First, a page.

President Obama is preparing for his State of the Union address, expected sometime in the next month, but some in the White House press corps are getting antsy for him to hold a news conference with reporters, something he hasn't done since July 22, almost six months ago.
Press Secretary Robert Gibbs said Monday he doesn't know when Obama may face reporters' questions again.
"I don't see one on the schedule, at least in the short term, which is precisely what I said," Gibbs said, adding, "The last time we had this conversation here about the president's media strategy, I was informed by many of you that the president was overexposed."
Obama has given dozens of one-on-one interviews for television, radio and print, and Towson University political science professor Martha Joynt Kumar said presidents tend to favor media exchanges that best suit their particular goals.
With a health insurance reform bill still in flux, Obama is unlikely to do a news conference any time soon.
"He's very interested in explaining things, and that's one of the reasons he gravitates towards interviews because in them he can talk at length about particular issues," Kumar said.
That is unlikely to stop reporters from applying pressure. Veteran White House correspondents such as Ken Walsh of U.S. News & World Report said the news conference format is important because it gives the public a chance to see the president under pressure and being held accountable.
"Sometimes we can bring things out that maybe the country isn't thinking about. And I think those of us who cover the presidency as a full time job, you know, I think you know there's an advantage to doing that and asking questions that a president might want to avoid but that the country should really hear about," Walsh said.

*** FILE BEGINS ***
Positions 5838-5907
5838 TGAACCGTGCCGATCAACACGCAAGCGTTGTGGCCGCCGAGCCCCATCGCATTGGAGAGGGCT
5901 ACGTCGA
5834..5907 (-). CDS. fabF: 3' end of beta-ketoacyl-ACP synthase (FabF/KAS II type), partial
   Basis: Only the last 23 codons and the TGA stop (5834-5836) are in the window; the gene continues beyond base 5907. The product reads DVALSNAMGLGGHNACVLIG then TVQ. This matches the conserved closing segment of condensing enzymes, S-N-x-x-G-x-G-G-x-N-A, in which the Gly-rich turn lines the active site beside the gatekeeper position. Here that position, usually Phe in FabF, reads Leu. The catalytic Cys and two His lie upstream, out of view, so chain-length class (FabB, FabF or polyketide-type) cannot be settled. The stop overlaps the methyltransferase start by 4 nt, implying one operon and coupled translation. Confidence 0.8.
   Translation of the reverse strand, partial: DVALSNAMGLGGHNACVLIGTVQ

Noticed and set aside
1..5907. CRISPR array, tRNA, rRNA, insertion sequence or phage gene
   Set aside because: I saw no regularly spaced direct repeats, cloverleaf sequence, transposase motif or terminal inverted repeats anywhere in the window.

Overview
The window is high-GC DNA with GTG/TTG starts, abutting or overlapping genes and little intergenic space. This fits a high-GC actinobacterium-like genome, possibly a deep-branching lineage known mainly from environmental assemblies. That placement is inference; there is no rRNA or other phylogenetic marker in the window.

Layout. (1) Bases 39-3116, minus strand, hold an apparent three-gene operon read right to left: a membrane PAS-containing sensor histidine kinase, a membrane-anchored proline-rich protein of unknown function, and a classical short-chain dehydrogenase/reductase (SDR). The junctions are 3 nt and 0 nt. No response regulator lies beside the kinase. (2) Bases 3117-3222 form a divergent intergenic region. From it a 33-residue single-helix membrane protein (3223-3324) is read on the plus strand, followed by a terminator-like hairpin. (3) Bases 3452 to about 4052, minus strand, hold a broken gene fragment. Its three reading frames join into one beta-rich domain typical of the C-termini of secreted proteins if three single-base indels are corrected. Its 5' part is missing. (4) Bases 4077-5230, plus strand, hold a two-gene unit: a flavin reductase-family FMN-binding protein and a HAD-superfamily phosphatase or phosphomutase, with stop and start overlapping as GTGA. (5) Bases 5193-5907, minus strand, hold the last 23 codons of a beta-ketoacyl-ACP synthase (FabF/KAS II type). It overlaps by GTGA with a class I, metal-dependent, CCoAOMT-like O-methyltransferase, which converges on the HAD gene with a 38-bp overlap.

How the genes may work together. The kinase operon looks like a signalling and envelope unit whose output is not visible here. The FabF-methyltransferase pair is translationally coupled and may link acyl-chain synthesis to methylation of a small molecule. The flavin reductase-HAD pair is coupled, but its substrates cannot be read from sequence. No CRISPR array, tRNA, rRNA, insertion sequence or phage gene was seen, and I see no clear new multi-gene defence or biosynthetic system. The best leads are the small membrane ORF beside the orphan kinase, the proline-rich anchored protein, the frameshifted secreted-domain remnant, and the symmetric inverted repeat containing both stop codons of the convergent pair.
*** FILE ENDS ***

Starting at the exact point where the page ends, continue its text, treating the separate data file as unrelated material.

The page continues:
Former President George W. Bush took heat from reporters for holding just three solo news conferences in 2004 and four in 2008 -- both election years. In his final year in office, his aides recognized that questions would try to draw Bush into the race between Obama and Sen. John McCain.
"If you guys had him in here, almost everything would be geared towards the election, and he is cognizant of that," then-Bush Press Secretary Dana Perino said in September 2008.
After the Monica Lewinsky scandal broke, former President Bill Clinton did not hold a news conference until three and a half months later, and then went another 10 and a half months before doing another, which prompted longtime reporter Helen Thomas to demand an inquiry in 1999.
"It's indispensable that he submit to questioning, because it's the only forum in our society where a president can be questioned," she said at the time.
Thomas said Monday that the concern for Obama shouldn't be about overexposure.
"That's not the answer. The answer is accountability," she said.
Fox News' Mike Emanuel contributed to this report.